I began sewing at a very young age. At five or six, I was hand stitching with needle and thread. Now and then, Mom would let me press the foot pedal of the sewing machine while she guided the fabric up top, keeping my hands far from the way of the fast-moving needle.
I think I was nine when Mom let me take sewing as a 4-H project. At last, I would get to sit in the sewing chair and manage not just the foot pedal but needle, presser foot, feed dogs, tension, bobbin, spool and flywheel. Beyond learning the machine itself, my focus that year was to make straight lines of even, straight stitches. Turning corners? Yes. Rounding curves? No. Varying stitch length? Within reason. Decorative stitching? No way. (However, when Mom wasn’t looking, I would tinker with zigzag on fabric scraps I rescued from the wastebasket, then stuff them in my pocket and carefully restore the sewing machine settings, hiding all evidence of my wayward behavior).
No doubt my family reveled in an abundance of pillowcases and beanbags. I’m sure my skinny waist, stick legs and bony ankles looked marvelous in the red, cotton, elastic waist skirt I made for the fair that summer. Actually, no one probably noticed the skirt, so smitten they would have been by the Wonder Bread polka dotted kerchief I created to hold back my hair – not to mention the matching drawstring bag swinging from my wrist. This ensemble was not then and never will be fashionable. But I made it myself, by golly.
Straight lines grew dull. Even with a variety of threads and fabrics in different colors, textures and weights, I was anxious to steer around curves with that machine.
Finally, the next year, Mom told me to thread the machine with a white spool and white bobbin. She pulled a rectangle of navy fabric out of the scrap stash and drew on it with dressmaker’s chalk: a large S curve. She handed me the swatch and instructed me to lower the needle into one end of the chalk line, then follow the curve – slowly – trying to keep the stitching precisely on the line.
I took a deep breath and positioned the fabric under the presser foot, then guided the needle down into the very spot where the curve ran out of chalk. Mom leaned over my shoulder while I reached around to lower the lever that snapped the presser foot down into position to hold the fabric securely against the feed dogs. I cranked the flywheel a couple of times, just to get started, then gently laid my right foot into the pedal on the floor. The machine hummed, the needle lifted, and Mom and I leaned in to see more closely. Neither of us breathed.
Despite my love for speed, I ran the entire course of that chalk line at a cautious pace. When I reached the end, I turned my head to the right, where Mom’s face was just a 5/8” seam allowance from my own. Did I need to backstitch? Not this time, she said. That’s only if you need to protect the seam from coming loose. This was just practice.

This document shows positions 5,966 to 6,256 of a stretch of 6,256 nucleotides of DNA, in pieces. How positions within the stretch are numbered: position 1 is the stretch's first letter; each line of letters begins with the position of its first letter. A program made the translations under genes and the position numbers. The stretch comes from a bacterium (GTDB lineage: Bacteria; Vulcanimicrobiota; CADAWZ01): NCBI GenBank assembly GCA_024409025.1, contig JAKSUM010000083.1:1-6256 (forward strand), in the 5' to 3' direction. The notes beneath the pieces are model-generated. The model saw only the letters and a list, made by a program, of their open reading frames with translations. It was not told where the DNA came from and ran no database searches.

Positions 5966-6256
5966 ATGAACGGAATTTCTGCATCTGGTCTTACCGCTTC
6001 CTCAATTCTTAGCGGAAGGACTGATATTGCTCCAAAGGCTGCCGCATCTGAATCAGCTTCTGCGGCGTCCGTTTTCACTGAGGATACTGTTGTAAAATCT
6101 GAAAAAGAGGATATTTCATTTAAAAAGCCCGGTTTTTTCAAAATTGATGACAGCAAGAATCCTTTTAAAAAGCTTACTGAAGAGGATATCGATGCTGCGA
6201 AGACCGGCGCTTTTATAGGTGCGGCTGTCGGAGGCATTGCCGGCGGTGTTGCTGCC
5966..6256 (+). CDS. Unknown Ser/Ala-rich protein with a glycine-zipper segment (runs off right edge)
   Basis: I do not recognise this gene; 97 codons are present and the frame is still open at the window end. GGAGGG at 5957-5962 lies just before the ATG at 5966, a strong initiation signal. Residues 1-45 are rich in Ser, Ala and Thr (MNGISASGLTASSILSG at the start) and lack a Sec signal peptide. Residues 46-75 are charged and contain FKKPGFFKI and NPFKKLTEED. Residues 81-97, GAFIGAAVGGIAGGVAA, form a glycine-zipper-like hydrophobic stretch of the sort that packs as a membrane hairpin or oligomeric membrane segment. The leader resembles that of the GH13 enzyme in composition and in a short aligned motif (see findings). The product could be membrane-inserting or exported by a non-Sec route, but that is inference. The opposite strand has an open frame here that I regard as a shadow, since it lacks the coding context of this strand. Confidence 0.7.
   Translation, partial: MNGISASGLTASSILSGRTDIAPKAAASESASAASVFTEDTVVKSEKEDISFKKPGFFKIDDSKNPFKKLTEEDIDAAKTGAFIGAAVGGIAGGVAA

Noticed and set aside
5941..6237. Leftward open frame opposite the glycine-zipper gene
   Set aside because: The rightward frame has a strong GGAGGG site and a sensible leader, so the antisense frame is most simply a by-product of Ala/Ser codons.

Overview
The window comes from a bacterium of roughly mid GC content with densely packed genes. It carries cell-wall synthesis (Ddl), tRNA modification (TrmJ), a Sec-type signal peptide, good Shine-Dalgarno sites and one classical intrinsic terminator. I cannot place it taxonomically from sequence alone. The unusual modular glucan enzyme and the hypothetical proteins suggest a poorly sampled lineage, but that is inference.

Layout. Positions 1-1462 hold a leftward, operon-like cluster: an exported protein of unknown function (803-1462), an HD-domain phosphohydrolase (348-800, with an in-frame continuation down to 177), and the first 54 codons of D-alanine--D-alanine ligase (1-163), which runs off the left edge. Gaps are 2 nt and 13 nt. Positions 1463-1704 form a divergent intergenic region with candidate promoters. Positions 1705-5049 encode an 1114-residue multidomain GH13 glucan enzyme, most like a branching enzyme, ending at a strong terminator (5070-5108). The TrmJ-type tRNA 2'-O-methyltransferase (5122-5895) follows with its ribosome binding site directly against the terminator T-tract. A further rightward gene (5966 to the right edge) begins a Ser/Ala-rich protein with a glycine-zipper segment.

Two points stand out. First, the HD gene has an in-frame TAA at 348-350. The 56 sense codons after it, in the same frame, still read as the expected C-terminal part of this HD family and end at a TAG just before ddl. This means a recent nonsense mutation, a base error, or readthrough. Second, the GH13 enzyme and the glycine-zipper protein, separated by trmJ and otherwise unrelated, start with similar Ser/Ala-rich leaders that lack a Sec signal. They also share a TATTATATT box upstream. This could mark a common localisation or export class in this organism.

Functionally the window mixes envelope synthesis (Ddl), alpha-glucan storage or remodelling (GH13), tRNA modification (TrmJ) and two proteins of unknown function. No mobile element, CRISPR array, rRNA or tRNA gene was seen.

So I raised the needle, lifted the foot, tugged gently on the swatch and snipped the two threads, leaving a few inches of tail both on the work and on the machine. Even as a beginner, I knew the frustration of having your top thread zip up through the eye of the needle, just as you were about to begin stitching. A generous tail avoids that inconvenience.
I turned sideways in my chair, toward Mom, and together we lifted the fabric close to our eyes. Mom pulled the shade of the swing-arm floor lamp closer, pooling the light around the work. She pushed her glasses up her short nose and looked down through the bifocals to magnify the tiny stitches.
I looked at her, waiting for assessment.
She looked at me, making no comment.
I looked back down at the S curve. The stitching covered nearly all of the chalk. There were a few places where the white thread veered off course and left the chalk untouched. Not many, but a few.
I think I did pretty well, I said. But I need more practice. The corners of her mouth curved upward. Right answer.
I’m sure I spent the better part of that afternoon drawing curvy chalk lines and trying to cover them with stitching. Ultimately, I found that a bit more speed helped me stay on track. And so did not looking at the point where the needle was puncturing the fabric, but a bit ahead, so I could anticipate and be ready to move with the curve. It was like a game of skill, and I got really good at it.
At that stage in my sewing education, I could not possibly appreciate how important curves would be in construction of a garment.